First Frost, their 11th studio album, picks up the baton passed by 2005’s career-crowning Warmer Corners and it maintains the band’s upward curve – this is grown-up Lucksmiths but one that still sparkles with the youthful zest that made them so appealing in the first place.
It’s just now they take themselves more seriously – gone are the witty, throwaway puns and two-minute songs that occasionally seemed out of place on their Nineties albums and possibly undermined the notion that here was a band to be reckoned with.
This may not read like a positive but, like Warmer Corners before it, First Frost is music to sigh to.
Not in a despressing, melancholy sense – it’s more of a nostalgic, comfortable and settled sigh made evident on album opener The Town And The Hills which blends brass, strings and airy vocals.
The album’s finest moments – the achingly lovely Good Light, the twee-est song title ever on the delicate The National Mitten Registry, the railway rhythm of Day Three Of Five and the Wedding Present-esque vibe of Up With The Sun – are among the best songs the Melbourne-based quartet have ever recorded.
Elsewhere there are nods to country in the duet Lament Of The Chiming Wedgebill and something of a guitar surge on A Sobering Thought and Never And Always and, though songwriting credits are shared by all four members of the band, there is never a lack of cohesion.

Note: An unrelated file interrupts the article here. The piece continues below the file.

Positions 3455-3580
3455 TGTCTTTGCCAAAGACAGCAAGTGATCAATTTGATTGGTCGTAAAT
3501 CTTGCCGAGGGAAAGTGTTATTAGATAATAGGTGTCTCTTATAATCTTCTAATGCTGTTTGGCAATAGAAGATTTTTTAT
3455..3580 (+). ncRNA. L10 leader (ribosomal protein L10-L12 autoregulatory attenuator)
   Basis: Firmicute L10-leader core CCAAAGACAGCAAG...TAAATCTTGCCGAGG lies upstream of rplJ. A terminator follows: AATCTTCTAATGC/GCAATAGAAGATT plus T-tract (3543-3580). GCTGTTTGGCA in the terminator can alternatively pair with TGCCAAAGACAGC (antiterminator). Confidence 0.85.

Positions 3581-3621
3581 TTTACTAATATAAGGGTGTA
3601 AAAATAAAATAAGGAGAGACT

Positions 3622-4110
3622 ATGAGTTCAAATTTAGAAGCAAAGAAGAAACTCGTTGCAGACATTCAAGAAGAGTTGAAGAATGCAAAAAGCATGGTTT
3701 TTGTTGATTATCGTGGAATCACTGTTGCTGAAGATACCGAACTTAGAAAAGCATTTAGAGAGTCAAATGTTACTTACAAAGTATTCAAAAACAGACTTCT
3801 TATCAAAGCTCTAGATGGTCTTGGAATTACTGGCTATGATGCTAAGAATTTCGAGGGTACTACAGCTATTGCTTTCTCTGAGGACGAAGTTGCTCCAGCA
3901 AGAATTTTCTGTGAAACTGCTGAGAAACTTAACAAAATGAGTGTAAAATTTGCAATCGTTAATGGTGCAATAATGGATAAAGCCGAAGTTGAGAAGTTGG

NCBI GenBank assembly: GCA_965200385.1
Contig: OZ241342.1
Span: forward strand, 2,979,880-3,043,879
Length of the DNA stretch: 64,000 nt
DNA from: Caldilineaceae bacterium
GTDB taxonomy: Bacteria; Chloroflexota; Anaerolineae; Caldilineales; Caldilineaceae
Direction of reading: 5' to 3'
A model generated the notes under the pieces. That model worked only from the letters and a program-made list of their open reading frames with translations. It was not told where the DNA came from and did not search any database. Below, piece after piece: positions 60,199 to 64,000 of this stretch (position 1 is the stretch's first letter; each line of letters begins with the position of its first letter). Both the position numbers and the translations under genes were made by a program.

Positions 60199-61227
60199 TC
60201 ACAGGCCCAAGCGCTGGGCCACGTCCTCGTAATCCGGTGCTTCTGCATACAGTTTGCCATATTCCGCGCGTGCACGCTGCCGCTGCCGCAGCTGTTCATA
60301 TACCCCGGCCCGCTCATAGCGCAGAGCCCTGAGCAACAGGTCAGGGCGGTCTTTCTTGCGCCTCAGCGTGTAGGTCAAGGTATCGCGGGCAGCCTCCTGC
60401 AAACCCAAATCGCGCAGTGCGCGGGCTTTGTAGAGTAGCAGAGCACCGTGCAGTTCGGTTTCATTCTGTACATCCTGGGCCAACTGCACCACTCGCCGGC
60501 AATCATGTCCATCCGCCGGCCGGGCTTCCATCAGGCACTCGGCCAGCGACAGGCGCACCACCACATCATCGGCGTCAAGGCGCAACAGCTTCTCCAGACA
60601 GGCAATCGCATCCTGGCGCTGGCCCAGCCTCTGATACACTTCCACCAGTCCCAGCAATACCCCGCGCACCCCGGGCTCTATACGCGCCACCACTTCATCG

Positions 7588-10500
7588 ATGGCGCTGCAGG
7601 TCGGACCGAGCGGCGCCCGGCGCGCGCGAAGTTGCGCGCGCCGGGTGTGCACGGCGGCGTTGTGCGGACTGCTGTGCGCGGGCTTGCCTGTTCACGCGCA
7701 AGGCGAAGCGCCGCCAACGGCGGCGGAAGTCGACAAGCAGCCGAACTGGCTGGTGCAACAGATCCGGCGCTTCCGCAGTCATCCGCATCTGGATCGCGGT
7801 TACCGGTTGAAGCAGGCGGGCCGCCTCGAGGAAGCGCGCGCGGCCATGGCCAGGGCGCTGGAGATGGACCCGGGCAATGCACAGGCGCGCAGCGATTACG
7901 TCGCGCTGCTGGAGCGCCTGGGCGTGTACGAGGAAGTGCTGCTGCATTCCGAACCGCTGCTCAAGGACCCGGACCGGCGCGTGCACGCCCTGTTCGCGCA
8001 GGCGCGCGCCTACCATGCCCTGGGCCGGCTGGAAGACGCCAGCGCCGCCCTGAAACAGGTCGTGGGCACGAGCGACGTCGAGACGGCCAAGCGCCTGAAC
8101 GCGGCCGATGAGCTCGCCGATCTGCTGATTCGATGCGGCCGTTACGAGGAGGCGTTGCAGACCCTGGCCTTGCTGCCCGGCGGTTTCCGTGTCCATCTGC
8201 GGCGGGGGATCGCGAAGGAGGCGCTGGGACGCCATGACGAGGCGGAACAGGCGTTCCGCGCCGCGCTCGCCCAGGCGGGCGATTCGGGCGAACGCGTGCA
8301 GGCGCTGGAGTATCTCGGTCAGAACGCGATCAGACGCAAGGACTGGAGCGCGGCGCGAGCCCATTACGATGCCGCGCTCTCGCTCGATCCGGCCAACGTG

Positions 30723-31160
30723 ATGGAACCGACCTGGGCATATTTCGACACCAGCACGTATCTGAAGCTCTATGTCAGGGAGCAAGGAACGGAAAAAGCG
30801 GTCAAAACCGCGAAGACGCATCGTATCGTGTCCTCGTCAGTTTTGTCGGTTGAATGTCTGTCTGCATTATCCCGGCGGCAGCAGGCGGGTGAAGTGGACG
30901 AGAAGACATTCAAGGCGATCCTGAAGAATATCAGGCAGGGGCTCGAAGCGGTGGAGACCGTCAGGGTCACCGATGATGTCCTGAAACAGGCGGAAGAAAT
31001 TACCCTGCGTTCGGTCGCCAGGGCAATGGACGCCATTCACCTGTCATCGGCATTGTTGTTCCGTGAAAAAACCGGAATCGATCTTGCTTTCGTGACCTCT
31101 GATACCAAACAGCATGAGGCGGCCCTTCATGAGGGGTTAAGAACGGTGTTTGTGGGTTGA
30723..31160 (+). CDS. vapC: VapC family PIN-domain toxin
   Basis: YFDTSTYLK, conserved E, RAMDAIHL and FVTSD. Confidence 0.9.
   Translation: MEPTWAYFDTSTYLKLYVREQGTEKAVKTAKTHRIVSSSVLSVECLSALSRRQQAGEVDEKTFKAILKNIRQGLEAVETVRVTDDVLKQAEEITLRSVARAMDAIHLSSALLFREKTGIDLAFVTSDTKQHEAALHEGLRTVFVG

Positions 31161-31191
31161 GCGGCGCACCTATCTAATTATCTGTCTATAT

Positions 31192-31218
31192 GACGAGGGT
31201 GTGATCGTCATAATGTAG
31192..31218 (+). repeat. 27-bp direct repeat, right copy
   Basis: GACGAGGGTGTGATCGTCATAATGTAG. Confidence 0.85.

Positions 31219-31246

First Frost is the sound of four men growing older together, leaving behind the urban dreams of youth for gentler pursuits – but they’re not doing so gracefully.
“I don’t mean to suggest I’m getting older,” sings Tali White on Pines, “But the city looks its best over my shoulder…”
That should strike a chord with all who’ve followed The Lucksmiths’ journey down the years. We are, after all, in the first frost of our lives too..." Ed Miller, Music Week
Indie isn’t really a musical genre even though it’s frequently labeled as one. But it does make for a description, one I grudgingly admit to using more than is likely necessary. But sometimes it just fits. And few bands on the planet have earned that portrayal more than Melbourne’s the Lucksmiths.
Strictly speaking, indie describes everything not released on a major label—yes, even Sun Records was technically an indie label, making artists like Johnny Cash, Roy Orbison and Elvis Presley among the earliest of indie rockers. But indie is generally used as a way to describe a general aesthetic, one that supports the DIY-ethic, an alternative approach to songwriting/recording, a general preference for intimacy and an allergic reaction to polish. There are, naturally, exceptions to these rules, and numerous indie groups sound like majors and vice versa, but the best way to figure it out is pretty simple: if you heard it on the radio during prime driving hours, it’s a pretty safe bet that Universal, Sony, Warner or EMI wanted you to hear it.
Whether the Lucksmiths would welcome the media attention or not (I suspect the latter), there’s absolutely no reason why one or more of the four majors shouldn’t target this group. They’ve been around long enough (First Frost is their ninth full-length studio album, and they have several EPs in addition) so they have a built-in fanbase. They’re fairly traditional in their approach to songwriting—neither dangerous nor dull. And they have an uncanny ability to write perfectly pleasant pop songs. If the Lucksmiths have a niche, it was carved only out of the necessity of mild anonymity. I doubt there is a person alive that can’t embrace at least half of these songs. Even if the tunes fail to inspire a passionate response in certain closed-off individuals, derision could only be summoned by the sourest of fools.